Interviews, insight & analysis on Ecommerce

FMCG brands are shifting TV ad spend to digital

Fast-moving consumer goods (FMCG) brands, which tend to still rely heavily on linear TV advertising, are beginning to follow audiences to digital channels, according to the latest insights from Zenith.

The ‘Business Intelligence – FMCG Food and Drink’ report found that FMCG spend 39% of their budgets on TV, compared to 24% for the average brand. And, if you are to exclude China, that percentage of spending rises to 52%.

Chinese FMCG brands are already spending 71% of their budgets on digital advertising, as of 2020. 35% of these brands total budgets were spent on online video and 13% on ecommerce advertising.

“Ecommerce will be the key battleground for FMCG brand growth over the coming years,” said Jonathan Barnard, Head of Forecasting at Zenith. “Western brands should look to China for best practice in using digital communication to drive FMCG ecommerce sales.”

However, as traditional TV reach continues to decline, Zenith predicts that FMCG brands in other nations will start to close the digital ad spend gap. Across global FMCG, digital expenditure is expected to increase from £9.6bn last year to £11.6bn in 2023, with market share rising from 46% to 49%.

Within this, food and drink brands are set to increase their ad expenditure on digital channels by 7% a year through to 2023, outpacing the 4% annual growth forecast for FMCG ad spend as a whole.

The Publicis agency attributes this shift to the need for brands to support and expand their ecommerce capabilities. However, brands will have to find ways to cope with reduced scale, the rise of subscription video-on-demand (SVOD), and the ‘death of the cookie’ when trying to reach consumers.

“FMCG brands need a new comprehensive approach to reach-based planning,” said Ben Lukawski, Global Chief Strategy Officer at Zenith. “That means combining TV, paid advertising in online video, virtual placement in SVOD platforms and perhaps even a presence in gaming, using first-party and second-party data to prevent duplication and optimise incremental reach.”

In 2020, FMCG advertising suffered greatly, falling by 10.7% to £20.8bn – a sharper decline than the overall ad market. For these brands, however, the pull back was mostly because they had to invest more in ramping up their production and distribution as demand for their products increased during lockdowns.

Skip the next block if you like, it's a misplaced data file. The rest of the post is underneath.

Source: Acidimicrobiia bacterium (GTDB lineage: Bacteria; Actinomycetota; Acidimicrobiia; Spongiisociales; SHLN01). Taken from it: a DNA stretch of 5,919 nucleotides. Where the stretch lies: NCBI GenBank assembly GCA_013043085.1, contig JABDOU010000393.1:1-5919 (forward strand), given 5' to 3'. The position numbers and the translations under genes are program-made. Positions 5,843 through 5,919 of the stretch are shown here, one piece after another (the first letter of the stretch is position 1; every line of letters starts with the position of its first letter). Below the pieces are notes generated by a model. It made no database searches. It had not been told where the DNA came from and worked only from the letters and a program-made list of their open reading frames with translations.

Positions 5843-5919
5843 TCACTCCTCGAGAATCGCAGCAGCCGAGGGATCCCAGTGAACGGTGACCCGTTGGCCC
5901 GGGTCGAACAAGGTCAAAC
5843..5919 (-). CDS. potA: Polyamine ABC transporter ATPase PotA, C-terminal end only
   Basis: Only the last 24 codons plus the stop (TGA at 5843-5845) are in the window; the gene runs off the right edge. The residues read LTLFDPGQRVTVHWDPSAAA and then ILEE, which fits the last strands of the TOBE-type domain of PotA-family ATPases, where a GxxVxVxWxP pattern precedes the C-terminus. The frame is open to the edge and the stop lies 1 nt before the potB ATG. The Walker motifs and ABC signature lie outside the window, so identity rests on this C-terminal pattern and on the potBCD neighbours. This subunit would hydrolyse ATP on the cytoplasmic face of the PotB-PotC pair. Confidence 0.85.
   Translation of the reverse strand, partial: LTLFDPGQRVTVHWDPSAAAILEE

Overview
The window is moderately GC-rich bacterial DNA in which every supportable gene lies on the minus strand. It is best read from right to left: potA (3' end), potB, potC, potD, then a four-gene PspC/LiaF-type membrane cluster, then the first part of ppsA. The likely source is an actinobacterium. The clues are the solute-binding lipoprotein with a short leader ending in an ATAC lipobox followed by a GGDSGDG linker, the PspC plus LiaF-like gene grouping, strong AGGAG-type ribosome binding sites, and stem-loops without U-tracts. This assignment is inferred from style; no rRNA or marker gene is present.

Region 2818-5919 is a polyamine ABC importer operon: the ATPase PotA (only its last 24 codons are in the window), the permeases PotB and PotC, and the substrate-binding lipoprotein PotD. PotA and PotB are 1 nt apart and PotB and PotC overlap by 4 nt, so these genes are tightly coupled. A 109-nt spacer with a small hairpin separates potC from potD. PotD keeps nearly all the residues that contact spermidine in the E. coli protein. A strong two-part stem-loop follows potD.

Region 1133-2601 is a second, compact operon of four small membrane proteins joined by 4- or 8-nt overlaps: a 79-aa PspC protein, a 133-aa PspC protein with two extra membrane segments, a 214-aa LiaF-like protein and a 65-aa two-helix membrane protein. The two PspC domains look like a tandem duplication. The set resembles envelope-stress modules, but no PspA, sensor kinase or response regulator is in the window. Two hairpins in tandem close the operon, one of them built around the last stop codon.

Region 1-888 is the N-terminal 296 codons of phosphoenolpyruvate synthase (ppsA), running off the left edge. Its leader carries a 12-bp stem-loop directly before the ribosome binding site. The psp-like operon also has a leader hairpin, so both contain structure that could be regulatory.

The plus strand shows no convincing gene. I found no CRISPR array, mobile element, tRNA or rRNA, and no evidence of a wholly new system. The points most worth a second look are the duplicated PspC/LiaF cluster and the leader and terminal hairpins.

Zenith expects to see 4.4% annual growth in overall FMCG ad spend between 2020 and 2023, reaching £23.6bn in 2023. This year, FMCG ad spend will begin to bounce back, but is expected to still be 6% below the levels we saw in 2019.

Over the next three years, India is forecast to be the fastest-growing market, expanding its FMCG ad spend by 14% a year.

“During the recovery period, advertising will need to deliver rapid returns but also show it can be trusted as a reliable growth channel,” said Richard Kirk, Zenith UK’s Chief Strategy Officer. “Many marketers are cognisant of the advertising spend to sales relationship for their business, but few examine the variance (risk) in this relationship. This variance ought to be taken into account but rarely is – especially in digital channels where it is highest. The marketers that will succeed in this recovery will be those who can clearly articulate these two forces to their board-level colleagues in order to secure the additional investment required to win.”

News, Research

More posts from , ->

Food & Drink, General Retail, Grocery

More posts from , , ->

Related articles


The true cost of price cutting

Long-term unplanned price-cutting risks the financial security of retailers and producers, leading to even more problems for consumers as competition and choice disappear. The reality is that cutting prices can create a whole suite of issues for retailers and consumers alike


Three reasons why brands should stop using discount codes

The central purpose of using discount codes with influencers has been to promote measurement, which has been shown to be flawed – evaluating influencer marketing based on discount code sales does not provide an accurate picture of the channel’s effectiveness and value. Marketers need to rethink their approach.


Running a Luxury Brand Like a Formula 1 Team: Using Data for Optimal Performance

For all luxury brands, there are lessons to be learned from F1, whether the brand chooses to partner with a team or not. F1 teams have become luxury brands in their own stead, with much of the driving force being their ability to harness vast amounts of data to optimize their performance, providing insightful lessons for the luxury retail sector.